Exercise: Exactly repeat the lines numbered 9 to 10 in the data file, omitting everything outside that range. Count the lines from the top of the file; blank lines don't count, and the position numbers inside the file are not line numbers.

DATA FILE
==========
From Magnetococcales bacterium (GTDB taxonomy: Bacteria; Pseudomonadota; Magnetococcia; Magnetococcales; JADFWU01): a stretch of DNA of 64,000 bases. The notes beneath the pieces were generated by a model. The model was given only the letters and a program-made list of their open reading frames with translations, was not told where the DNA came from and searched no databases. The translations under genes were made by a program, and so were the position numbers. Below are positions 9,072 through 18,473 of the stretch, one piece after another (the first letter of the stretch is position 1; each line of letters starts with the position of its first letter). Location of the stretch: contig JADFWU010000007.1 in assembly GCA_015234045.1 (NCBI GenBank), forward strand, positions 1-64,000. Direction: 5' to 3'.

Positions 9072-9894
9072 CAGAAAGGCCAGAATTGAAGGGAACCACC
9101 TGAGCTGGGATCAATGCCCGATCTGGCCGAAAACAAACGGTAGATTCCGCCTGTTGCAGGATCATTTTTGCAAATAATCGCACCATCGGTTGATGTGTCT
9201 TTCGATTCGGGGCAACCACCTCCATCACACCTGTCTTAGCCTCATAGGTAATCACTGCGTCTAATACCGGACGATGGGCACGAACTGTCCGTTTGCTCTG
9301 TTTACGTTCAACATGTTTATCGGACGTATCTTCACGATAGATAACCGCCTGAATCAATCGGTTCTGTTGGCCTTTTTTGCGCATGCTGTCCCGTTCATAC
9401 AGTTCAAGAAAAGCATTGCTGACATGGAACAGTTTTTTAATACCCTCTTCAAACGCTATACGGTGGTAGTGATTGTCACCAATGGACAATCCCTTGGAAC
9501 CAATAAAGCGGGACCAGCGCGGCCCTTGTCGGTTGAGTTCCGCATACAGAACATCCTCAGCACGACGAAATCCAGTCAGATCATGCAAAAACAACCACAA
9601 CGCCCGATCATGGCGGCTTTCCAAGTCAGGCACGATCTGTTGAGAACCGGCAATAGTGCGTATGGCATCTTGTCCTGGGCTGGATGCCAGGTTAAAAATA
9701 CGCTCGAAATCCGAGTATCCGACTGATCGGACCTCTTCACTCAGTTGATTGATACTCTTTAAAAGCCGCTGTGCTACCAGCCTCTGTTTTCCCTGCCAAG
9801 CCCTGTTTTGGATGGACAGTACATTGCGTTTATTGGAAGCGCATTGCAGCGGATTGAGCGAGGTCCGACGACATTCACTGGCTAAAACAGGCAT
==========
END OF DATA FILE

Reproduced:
9601 CGCCCGATCATGGCGGCTTTCCAAGTCAGGCACGATCTGTTGAGAACCGGCAATAGTGCGTATGGCATCTTGTCCTGGGCTGGATGCCAGGTTAAAAATA
9701 CGCTCGAAATCCGAGTATCCGACTGATCGGACCTCTTCACTCAGTTGATTGATACTCTTTAAAAGCCGCTGTGCTACCAGCCTCTGTTTTCCCTGCCAAG